Court action possible as Opposition stands against NIDS Bill

BY ALPHEA SAUNDERS
Senior staff reporter
saundersa@jamaicaobserver.com

Wednesday, November 15, 2017

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THE Opposition People's National Party is calling on the Government to reconsider its stance on the National Identification and Registration Act, 2017 (NIDS Bill), which was passed on Monday night in the Upper House following contentious deliberations which saw senators hunkered down at Gordon House Friday into Saturday morning and late Monday night.

Leader of the Opposition Dr Peter Phillips called a press conference at the People's National Party's (PNP's) Old Hope Road headquarters yesterday to appeal to the Andrew Holness-led Administration, and to emphasise that its opposition to the Bill was not politically motivated but was in the best interest of all Jamaicans.

He also indicated that a legal challenge is not out of the question.

“We are hoping still that the Government will reconsider its position, and we reserve our right to do everything necessary, in whatever forum, including the courts, to ensure that the Jamaican people are not trampled upon,” Dr Phillips, who was flanked by senators, told journalists.

He stressed, however, that it is not too late for proper consultations, and that the Government should reconsider in particular the two clauses which the Opposition objected to from the start.

“We think that, despite the Government using its majority in the Senate to pass the Bill over the objection of the senators from the People's National Party, they need to reconsider their position, and it is not too late to do so,” Dr Phillips urged.

“The importance of the process is not to be seen as political. We argued and secured many changes in the course of consideration of the Bill in the Lower House, but the way in which the Bill was approached shows that careful enough preparation was not done,” he stated, pointing to the 100 amendments made in the House of Representatives and the 168 additional changes made in the Senate.

“It obviously would have benefited from more careful consideration in a select committee and a comprehensively redrafted Bill presented, which could have been considered,” Dr Phillips said.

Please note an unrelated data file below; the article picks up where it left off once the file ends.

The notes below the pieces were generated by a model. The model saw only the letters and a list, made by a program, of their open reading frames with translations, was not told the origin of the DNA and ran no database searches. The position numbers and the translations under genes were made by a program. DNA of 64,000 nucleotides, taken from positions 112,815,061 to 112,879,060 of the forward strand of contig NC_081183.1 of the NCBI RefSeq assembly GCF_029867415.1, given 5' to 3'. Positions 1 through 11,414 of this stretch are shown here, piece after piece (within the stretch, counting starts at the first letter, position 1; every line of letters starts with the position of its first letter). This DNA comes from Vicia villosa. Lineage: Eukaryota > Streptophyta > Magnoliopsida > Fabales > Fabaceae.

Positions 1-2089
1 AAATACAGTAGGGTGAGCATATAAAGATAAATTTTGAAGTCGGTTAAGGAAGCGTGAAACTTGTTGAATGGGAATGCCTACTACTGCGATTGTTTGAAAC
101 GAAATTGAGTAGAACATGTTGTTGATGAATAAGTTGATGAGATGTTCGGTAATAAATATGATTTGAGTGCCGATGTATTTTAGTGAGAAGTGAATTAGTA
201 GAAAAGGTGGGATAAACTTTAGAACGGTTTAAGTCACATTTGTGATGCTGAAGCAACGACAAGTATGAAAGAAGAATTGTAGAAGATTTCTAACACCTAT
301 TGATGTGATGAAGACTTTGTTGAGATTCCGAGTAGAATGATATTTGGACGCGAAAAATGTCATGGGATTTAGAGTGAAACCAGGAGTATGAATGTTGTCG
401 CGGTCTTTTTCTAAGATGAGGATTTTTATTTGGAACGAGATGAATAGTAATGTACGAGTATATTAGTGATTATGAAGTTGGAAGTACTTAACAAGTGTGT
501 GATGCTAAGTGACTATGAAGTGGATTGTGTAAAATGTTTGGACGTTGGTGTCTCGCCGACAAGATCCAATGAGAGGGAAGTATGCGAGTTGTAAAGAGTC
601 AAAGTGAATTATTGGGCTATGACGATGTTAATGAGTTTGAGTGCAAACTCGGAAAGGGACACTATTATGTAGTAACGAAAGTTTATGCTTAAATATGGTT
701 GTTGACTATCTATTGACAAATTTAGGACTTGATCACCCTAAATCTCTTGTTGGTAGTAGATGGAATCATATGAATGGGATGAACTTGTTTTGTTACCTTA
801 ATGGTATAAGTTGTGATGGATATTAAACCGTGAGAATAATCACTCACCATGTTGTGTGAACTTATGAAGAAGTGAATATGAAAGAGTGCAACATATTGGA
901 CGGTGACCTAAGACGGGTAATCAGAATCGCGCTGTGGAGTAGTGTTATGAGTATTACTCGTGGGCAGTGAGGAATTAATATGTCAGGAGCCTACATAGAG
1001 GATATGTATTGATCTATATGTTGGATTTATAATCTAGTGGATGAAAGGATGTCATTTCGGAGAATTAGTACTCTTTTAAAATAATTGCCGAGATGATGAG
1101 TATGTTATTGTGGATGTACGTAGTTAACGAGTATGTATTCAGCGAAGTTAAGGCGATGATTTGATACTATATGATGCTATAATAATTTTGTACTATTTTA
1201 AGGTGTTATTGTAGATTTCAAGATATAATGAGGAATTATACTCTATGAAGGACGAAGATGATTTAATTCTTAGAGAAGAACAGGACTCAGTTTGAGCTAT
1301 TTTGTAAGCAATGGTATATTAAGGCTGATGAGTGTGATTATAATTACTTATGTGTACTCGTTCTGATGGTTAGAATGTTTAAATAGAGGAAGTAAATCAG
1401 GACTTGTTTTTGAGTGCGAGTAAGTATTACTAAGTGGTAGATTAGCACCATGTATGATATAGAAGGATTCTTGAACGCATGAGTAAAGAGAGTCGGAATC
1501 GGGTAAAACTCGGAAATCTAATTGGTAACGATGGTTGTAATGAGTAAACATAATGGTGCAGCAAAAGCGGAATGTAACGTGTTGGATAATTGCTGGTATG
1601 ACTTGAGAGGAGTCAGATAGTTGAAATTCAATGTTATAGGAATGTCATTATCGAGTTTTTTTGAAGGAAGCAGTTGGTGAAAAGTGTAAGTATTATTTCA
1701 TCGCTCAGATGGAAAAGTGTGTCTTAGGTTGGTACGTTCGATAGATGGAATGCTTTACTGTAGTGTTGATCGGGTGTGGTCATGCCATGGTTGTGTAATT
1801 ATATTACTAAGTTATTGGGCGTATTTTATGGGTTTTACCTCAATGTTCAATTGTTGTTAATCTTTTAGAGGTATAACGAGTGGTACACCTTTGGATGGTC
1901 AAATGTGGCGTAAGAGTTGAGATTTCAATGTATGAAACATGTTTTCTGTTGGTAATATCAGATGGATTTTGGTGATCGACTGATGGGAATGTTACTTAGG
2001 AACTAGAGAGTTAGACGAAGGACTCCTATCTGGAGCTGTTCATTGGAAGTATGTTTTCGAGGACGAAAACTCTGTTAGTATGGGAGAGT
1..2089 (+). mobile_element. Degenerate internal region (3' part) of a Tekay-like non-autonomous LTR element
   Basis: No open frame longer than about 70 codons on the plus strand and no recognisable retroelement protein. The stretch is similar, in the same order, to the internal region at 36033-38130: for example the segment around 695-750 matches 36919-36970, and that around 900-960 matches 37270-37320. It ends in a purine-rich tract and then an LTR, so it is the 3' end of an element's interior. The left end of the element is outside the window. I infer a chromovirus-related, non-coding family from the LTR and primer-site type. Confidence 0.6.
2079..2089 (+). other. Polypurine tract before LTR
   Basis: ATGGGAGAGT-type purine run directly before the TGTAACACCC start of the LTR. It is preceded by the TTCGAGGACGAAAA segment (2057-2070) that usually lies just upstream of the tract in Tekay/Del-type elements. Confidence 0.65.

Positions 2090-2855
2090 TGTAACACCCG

The Opposition leader argued that there had been plenty opportunities to send the Bill to a joint select committee as the Opposition suggested in June when it was first tabled.

“That is why the standing orders of Parliament have provisions for select committees — to allow for complex bits of legislation to be discussed in an effectively non-partisan manner, where all the elements can be amplified, and where the procedures allow for interested stakeholders, in the general public, to come and present their position to the Parliament,” he asserted. “The Government refused, at every point, our suggestion, our request, for a joint select committee to be empanelled.”

He further pointed out that Opposition senators had voted against the Bill, not because there was any departure from the opinions of their colleague Members of Parliament in the House of Representatives, but because the Bill that came before the Senate was substantially different from the one which went before the House of Representatives.

He highlighted objection to the provision which made it mandatory for citizens to register and provided for a massive fine for those who do not, and Clause 41, which could see citizens denied access to necessary public service.

“This latter clause, in particular, was removed in the version of the Bill that came to the House [of Representatives] but yet was put back in the amendments that were brought by the Government to the Bill in the Senate. We found it objectionable in the Lower House, and we find it objectionable in the Upper House… You can't agree to take something out and then reintroduce it without discussions,” he insisted.

The provisions also state that private sector companies could ask individuals for their national identification number for transactions.

Dr Phillips said the senators acted well within their rights to point out any concerns which could affect the rights of citizens.

The Bill is to go back to the House of Representatives next week.

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